PH will take 'couple years or so' to lower rice prices: ex-agri chief


Posted at Jun 21 2022 11:25 AM

Farmers start to plant rice at a field in Barangay Simamla, Virac Catanduanes on Nov. 7, 2020. George Calvelo, ABS-CBN News/File
Farmers start to plant rice at a field in Barangay Simamla, Virac Catanduanes on Nov. 7, 2020. George Calvelo, ABS-CBN News/File

MANILA - The Philippines cannot lower the price of rice to P20 per kilo immediately, a former agriculture secretary said Tuesday.

This will take a "couple years or so," according to former agriculture secretary Leonardo Montemayor.

"Within 6 years, at least, we will have laid the foundation," he told ANC's Headstart.

The current soaring prices of fuel and fertilizer could prevent the incoming administration of President-elect Ferdinand Marcos Jr. from bringing down rice prices, said Rosendo So, president of farmers group SINAG (Samahang Industriya ng Agrikultura).

"Di talaga kaya sa ngayon. In the future kung ang seed production natin umabot 8 tons or 7 tons average baka pwedeng mangyari yun pero sa ngayon ang target pa natin 6 tons for the next 3 years dahil yun lang ang kaya na napo-produce ng field rice," he said.

"If you are producing more, you need more inputs na (of) fertilizer and irrigation."

(It's not doable for now. In the future, if our seed production reaches an average of 8 tons or 7 tons average, it might happen. But we are currently targeting 6 tons for the next 3 years because that is all that our rice fields can produce.) 

Montemayor also cited climate change as one of the challenges that the agriculture sector was facing.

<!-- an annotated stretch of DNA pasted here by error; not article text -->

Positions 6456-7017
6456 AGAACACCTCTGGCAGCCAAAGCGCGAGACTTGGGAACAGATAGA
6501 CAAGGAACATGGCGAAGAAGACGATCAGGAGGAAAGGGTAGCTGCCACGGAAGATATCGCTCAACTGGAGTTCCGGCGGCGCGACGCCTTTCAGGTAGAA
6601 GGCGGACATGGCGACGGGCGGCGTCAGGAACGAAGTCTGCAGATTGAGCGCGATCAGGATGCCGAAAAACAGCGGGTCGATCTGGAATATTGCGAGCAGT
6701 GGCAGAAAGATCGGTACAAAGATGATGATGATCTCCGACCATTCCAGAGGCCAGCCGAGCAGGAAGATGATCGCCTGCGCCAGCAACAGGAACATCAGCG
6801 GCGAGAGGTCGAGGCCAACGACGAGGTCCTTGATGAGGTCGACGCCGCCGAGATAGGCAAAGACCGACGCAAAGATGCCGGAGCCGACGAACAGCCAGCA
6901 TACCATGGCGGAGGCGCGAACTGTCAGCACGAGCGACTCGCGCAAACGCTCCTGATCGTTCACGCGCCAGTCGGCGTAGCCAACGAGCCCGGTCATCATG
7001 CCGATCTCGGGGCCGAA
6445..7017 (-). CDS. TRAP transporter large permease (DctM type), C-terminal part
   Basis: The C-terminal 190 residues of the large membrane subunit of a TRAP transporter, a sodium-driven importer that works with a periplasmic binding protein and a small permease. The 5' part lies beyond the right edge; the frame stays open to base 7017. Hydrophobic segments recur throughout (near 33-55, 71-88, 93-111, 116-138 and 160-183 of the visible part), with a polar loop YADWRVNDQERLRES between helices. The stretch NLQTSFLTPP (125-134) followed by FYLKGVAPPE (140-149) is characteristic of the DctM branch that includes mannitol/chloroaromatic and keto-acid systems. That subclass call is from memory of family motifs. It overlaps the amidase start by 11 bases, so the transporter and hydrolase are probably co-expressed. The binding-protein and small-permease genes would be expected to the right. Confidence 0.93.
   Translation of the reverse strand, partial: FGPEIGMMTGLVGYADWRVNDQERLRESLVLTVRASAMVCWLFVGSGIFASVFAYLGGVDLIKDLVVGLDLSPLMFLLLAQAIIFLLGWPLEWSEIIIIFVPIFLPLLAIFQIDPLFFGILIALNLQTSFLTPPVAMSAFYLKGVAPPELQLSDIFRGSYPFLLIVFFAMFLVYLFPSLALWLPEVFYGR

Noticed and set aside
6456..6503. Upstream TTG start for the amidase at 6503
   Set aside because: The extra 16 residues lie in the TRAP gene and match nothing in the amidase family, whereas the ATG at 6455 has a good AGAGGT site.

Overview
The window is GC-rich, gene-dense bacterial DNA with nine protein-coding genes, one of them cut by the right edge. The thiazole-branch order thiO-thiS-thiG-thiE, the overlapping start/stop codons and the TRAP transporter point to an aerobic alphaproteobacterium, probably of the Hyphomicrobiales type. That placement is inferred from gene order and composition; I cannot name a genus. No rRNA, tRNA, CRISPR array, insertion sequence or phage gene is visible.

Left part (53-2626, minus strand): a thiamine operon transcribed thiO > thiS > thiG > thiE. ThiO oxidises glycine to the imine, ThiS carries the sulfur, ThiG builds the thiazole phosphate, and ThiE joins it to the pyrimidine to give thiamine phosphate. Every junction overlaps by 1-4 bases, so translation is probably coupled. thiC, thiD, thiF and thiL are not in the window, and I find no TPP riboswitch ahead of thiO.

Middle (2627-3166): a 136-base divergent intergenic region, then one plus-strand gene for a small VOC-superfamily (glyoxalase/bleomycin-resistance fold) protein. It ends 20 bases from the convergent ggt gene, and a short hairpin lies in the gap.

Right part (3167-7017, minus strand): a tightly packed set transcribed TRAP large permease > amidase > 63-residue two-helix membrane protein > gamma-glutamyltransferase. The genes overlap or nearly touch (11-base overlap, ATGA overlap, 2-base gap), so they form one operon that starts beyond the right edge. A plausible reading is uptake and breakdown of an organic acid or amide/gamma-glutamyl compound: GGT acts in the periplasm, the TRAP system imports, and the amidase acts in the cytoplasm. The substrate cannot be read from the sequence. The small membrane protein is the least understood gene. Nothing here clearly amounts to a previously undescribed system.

"Maybe revise the way we position our agriculture production areas. Pagka halimbawa masyadong prone to typhoons, maybe less on coconut tree replanting... more push on bamboo production," he said.

(For example, if an area is too prone to typhoons, maybe replant coconut trees less and exert more push on bamboo production) 

Government must begin at the ground level and then help farmers sell their surplus, Montemayor said.

"We have to make our rural households self-sufficient in food as much as possible. Let's help them bring their surplus products, start with the barangay," he said.

"Let’s think globally but act local. Think in broad terms [such as ] value chain but act local."

So added that the agriculture department should work with interior and agrarian reform agencies. 

"Ang luwang ng ating bansa na pwedeng tamnan compared to other countries. We think na ang solusyon pa rin is our lcoal farms. Hindi yung importation," he said.

(Our country has vast lands we can till compared to other countries. We think the solution is still our local farms, not importation.)

"Other countries nagre-restrict sa export nila dahil (restrict their importantion because) they want to protect their own food security. Dapat tayo ganun din ang direksyon (our direction should also be like that)."


Montemayor and So welcomed Marcos Jr.'s decision to temporarily head the Department of Agriculture.

The agency's budget and subsidies could be prioritized and its concerns immediately relayed to the Cabinet, the pair said. 

The entire agency, however, has to be reviewed over time, Montemayor said.

The former agriculture chief also urged the Department of Trade and Industry and the Philippine Competition Commission to look into alleged cartels, Montemayor added.

"The review should not be on DA, include the DTI and also PCC to investigate, are there really cartels, unnecessary middle layers so much so that the effect is to have market failures when it comes to to the selling of farm and fishery products," he said.

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